So far, France has defended the deal — which was made before the treaty was adopted — noting that it will be up to the Russian government how and when to arm and use the ships; France, it says, is merely providing the vessels.
Some parties say that such actions make the treaty powerless, but others point out that once it enters into force, it is exactly these kinds of transactions, sales of warships in questionable circumstances, that will become illegal.
The rapid rate at which states are signing up to the treaty marks a significant shift in how the arms trade is perceived by the international community and the importance being attached to improving arms trade regulation to stem the flow of weapons. The treaty replaces the patchy and inconsistent regional and bilateral agreements that previously governed the arms trade and will improve transparency and reporting methods. Yet when the notion of a global regulatory framework for the arms trade was introduced in the 1990s, many governments and other officials scoffed, calling it a dream.
Twice, negotiations failed when a few governments blocked consensus and prevented the treaty from being adopted.
One year later, however, the fact that 118 states have signed the treaty represents remarkable progress for a pact that required six years of diplomatic negotiations and more than a decade of campaigning by grass-roots organizations and Nobel Peace laureates, among others.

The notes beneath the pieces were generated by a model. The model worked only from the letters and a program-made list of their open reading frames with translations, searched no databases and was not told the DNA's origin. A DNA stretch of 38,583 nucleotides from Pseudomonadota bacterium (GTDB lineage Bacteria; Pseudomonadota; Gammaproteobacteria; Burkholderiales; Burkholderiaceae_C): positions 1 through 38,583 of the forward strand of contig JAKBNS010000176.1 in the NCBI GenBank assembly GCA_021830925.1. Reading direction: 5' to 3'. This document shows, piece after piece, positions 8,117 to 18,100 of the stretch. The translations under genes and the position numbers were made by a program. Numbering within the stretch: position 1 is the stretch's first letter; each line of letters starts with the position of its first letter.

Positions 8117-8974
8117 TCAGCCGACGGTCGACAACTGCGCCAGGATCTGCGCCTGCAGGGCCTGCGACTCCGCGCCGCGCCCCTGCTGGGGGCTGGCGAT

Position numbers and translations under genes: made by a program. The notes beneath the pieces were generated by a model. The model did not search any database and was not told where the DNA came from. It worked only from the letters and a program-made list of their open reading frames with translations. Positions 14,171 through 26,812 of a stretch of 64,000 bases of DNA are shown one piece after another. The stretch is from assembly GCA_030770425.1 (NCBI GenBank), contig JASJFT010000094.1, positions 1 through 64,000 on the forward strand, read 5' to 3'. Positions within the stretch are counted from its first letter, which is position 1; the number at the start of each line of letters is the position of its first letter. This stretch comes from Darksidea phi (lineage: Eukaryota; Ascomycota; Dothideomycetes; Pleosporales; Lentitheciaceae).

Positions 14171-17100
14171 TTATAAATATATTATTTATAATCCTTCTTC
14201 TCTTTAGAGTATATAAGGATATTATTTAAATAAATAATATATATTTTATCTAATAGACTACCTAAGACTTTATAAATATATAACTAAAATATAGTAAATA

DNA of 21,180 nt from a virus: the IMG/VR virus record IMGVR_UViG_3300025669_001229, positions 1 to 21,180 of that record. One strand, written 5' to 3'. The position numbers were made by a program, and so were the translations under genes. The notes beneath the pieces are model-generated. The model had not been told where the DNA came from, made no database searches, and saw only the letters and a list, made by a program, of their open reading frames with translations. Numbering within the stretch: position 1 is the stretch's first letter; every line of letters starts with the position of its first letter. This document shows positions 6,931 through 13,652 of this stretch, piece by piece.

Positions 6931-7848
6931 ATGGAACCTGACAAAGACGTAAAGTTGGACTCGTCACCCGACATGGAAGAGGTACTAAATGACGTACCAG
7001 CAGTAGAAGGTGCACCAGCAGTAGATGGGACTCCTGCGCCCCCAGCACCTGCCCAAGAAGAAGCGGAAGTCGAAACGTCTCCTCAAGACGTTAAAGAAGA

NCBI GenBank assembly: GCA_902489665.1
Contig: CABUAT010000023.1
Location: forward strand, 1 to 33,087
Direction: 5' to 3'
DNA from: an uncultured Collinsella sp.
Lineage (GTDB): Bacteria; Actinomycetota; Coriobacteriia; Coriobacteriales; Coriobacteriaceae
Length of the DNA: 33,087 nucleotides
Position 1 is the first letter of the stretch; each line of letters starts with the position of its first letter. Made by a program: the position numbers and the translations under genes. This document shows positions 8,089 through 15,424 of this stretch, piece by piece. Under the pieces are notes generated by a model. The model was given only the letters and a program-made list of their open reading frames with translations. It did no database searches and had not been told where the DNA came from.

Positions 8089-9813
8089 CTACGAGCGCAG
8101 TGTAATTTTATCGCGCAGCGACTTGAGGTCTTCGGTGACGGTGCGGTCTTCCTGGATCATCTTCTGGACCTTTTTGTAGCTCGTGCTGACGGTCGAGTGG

Indeed, it has been a strong year for the treaty. Last June, foreign ministers and other high-level officials joined Ban Ki-moon, the UN secretary-general, at a ceremony to open the treaty for signature. Sixty-seven governments signed that day. More heads of state attending the annual high-level opening of the General Assembly signed the treaty in September. The treaty was also referenced in several resolutions passed by the General Assembly’s First Committee, which deals with disarmament, and was included in the first-ever Security Council resolution on small arms and light weapons adopted in September. Many governments that have ratified it have said that they were already applying the treaty’s provisions before it enters into force, such as Norway and Mexico.
Some civil society groups and countries are now looking ahead to its implementation. A number of initiatives have emerged over the last year, such as the development of an online baseline assessment survey to help governments measure their capacity to become treaty compliant.
Saferworld, a nongovernmental organization with a strong track record on treaty implementation, has convened an expert group on the Arms Trade Treaty, made up of governmental and civil society experts. The Control Arms Coalition plans to launch a monitoring project to hold future states parties to the treaty accountable, similar to other civil society watchdog projects for the treaties banning land mines and cluster munitions.
The treaty will enter into force 90 days after the 50th country ratifies it, which many say will happen by the fall. At that point, the treaty will become legally binding, and the real work begins.